The Junior Executive has just read the latest monthly figures and a key metric in Mario’s division is down – a condition that the Junior Executive will likely have to answer for – and it’s simply not good enough. Mario needs to be fired!

Let’s put it on the ladder.

Monthly numbers have been reported (the experience) and the Junior Executive has focused in on Mario’s division (data selection begins). A key metric is down (the selected data is interpreted), it’s entirely due to Mario’s performance (assumption), and I’m going to have to answer for it (assumption). Mario is not performing well (assumption) and isn’t the right man for the job (conclusion). Firing Mario is the best option (action).

Rash, but not totally illogical.

Let’s start with the data selection – why is the Junior Executive focused on Mario’s division? Was there a preconceived idea at play here; data selected to support what was already believed or suspected? Maybe Mario is new and couldn’t possibly be as good as the Executive’s cohort? Perhaps the Junior Executive originally preferred someone else for the position? Or maybe Mario keeps getting punched in the face because he looks like Shia LeBeouf.

Or maybe it’s the data itself.

Although the metric is down in Mario’s division, it’s actually down less than in other areas. Perhaps production and distribution are behind, the terms of a significant booked sale prevent immediate reporting, or there are other personnel concerns affecting the division.

Reexamining Assumptions

Remember: to put the Ladder to use, you first have to recognize the need. If you’re a regular follower of this blog then you already know the value of mindfulness – and while this is yet another perfect opportunity to remind you to be present, the Ladder is a wonderful tool to promote objectiveness and, when working or challenging others, reach a shared conclusion without conflict.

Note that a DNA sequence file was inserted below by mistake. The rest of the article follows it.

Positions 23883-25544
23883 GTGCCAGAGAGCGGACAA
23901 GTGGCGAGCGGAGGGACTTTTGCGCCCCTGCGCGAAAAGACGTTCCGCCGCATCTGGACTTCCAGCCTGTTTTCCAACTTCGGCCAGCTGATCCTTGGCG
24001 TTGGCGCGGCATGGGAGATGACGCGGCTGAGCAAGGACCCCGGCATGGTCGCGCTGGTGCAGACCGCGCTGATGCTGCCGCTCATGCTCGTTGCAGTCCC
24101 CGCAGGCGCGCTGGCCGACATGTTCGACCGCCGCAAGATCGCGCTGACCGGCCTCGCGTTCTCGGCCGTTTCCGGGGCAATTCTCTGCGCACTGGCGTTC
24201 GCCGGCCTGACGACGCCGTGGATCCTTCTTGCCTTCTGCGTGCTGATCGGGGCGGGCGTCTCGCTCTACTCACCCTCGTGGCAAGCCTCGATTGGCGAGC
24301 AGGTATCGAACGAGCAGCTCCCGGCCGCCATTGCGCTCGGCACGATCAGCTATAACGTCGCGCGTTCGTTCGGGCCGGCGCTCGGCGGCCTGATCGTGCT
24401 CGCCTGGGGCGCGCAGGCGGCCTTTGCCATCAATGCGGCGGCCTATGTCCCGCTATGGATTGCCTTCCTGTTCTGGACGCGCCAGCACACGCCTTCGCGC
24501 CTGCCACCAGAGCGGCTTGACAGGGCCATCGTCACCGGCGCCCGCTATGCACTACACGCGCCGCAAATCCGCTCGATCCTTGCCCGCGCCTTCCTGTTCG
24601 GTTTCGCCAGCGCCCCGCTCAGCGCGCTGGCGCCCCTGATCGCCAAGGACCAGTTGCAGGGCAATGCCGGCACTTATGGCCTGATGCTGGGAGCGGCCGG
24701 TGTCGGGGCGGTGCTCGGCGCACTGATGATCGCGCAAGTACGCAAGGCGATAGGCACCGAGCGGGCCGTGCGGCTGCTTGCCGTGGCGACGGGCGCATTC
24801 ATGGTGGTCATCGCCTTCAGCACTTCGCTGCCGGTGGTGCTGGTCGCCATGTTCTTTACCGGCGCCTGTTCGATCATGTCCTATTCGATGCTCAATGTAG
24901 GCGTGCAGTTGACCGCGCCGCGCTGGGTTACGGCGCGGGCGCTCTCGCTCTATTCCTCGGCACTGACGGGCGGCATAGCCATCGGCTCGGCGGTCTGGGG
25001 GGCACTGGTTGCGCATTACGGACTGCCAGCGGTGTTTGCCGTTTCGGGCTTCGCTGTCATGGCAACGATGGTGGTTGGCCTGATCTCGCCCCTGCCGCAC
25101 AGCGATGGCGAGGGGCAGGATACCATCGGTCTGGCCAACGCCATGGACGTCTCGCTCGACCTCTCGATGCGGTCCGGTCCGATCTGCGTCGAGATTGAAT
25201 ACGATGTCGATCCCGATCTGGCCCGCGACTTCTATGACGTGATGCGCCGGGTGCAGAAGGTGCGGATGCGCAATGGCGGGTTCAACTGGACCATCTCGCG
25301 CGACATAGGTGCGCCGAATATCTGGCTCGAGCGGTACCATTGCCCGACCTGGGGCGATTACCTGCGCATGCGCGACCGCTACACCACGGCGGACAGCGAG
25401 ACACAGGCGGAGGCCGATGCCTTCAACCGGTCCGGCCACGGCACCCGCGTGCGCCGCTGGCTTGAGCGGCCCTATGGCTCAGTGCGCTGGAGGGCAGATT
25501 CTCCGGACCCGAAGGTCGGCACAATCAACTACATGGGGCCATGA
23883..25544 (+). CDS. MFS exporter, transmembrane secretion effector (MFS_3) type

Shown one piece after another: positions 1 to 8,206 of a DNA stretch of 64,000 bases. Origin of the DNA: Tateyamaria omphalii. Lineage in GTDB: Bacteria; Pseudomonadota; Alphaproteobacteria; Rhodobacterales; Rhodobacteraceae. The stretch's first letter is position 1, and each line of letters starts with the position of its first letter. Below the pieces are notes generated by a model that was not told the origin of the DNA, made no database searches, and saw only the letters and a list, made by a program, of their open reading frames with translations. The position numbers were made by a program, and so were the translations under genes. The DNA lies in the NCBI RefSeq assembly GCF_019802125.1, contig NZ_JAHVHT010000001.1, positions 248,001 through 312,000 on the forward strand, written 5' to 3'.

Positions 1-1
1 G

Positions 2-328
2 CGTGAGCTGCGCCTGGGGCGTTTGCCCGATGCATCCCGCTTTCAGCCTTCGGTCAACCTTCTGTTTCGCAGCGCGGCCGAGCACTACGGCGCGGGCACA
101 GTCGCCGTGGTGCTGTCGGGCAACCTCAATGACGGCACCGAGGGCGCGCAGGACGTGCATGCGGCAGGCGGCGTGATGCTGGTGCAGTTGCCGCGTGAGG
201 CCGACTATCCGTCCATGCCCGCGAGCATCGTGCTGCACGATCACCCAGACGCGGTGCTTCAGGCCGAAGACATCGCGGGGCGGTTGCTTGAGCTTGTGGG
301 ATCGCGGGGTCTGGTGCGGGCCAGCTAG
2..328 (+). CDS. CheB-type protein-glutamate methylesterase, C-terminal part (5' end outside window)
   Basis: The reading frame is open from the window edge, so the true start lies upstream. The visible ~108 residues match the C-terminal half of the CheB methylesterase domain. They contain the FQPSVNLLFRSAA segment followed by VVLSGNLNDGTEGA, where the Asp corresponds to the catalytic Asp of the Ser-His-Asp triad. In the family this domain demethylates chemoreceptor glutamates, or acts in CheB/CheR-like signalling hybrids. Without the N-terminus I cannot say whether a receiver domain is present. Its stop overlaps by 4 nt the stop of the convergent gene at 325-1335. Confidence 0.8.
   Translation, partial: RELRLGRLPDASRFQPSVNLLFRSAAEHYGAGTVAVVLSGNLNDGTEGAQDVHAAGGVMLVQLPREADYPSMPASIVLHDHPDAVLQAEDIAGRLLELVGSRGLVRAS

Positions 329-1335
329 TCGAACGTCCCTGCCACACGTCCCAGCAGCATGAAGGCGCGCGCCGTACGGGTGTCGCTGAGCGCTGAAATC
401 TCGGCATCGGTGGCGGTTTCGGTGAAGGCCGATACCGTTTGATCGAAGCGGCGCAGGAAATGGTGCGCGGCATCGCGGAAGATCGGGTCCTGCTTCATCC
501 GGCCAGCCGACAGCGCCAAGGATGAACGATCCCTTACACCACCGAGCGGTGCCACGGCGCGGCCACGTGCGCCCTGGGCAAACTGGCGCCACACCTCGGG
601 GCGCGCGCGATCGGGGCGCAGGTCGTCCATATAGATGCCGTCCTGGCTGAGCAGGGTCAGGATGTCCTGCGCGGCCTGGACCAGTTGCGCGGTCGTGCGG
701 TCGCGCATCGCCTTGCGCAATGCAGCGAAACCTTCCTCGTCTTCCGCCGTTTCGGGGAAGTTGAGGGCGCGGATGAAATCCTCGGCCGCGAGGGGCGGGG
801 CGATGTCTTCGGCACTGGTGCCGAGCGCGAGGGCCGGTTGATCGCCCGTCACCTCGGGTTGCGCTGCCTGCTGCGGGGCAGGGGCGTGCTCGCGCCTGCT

Here are the steps:

  1. First – Stop. From your current “rung,” analyze your reasoning by working back down the rungs on the ladder from your current position. This will help you trace the facts and reality that you are actually working with.
  2. Next – Look for the places where you change rungs most quickly (or skip a rung altogether).
  3. Last – with a new sense of reasoning (and perhaps a wider field of data and more considered assumptions), you can now work forwards again – step-by-step – up the rungs of the ladder, considering other alternatives, and increased perspective.

Like our matchmaking heroine, our regrets and concerns from the past and our hopes and desires for the future color our thoughts of the present. We so want things to be a certain way that we construct the logic to think it into being.  This is how we begin to make our own reality – altering who we are, considering others as who they are not, and shaping things into right and wrong – instead of simply seeing what is.

As soon as you begin to believe in something, then you can no longer see anything else. Just to be clear – there is nothing inherently wrong with beliefs or ideas or thinking. It’s the inability to see things in any other way than our own stubborn way that begins to cause problems. The truth that you believe in and cling to makes you unavailable to notice, yet alone accept, anything new. It confines our ability to operate affectively – to act appropriately, make good decisions, and even appear attractive to others – and it limits our experience of life.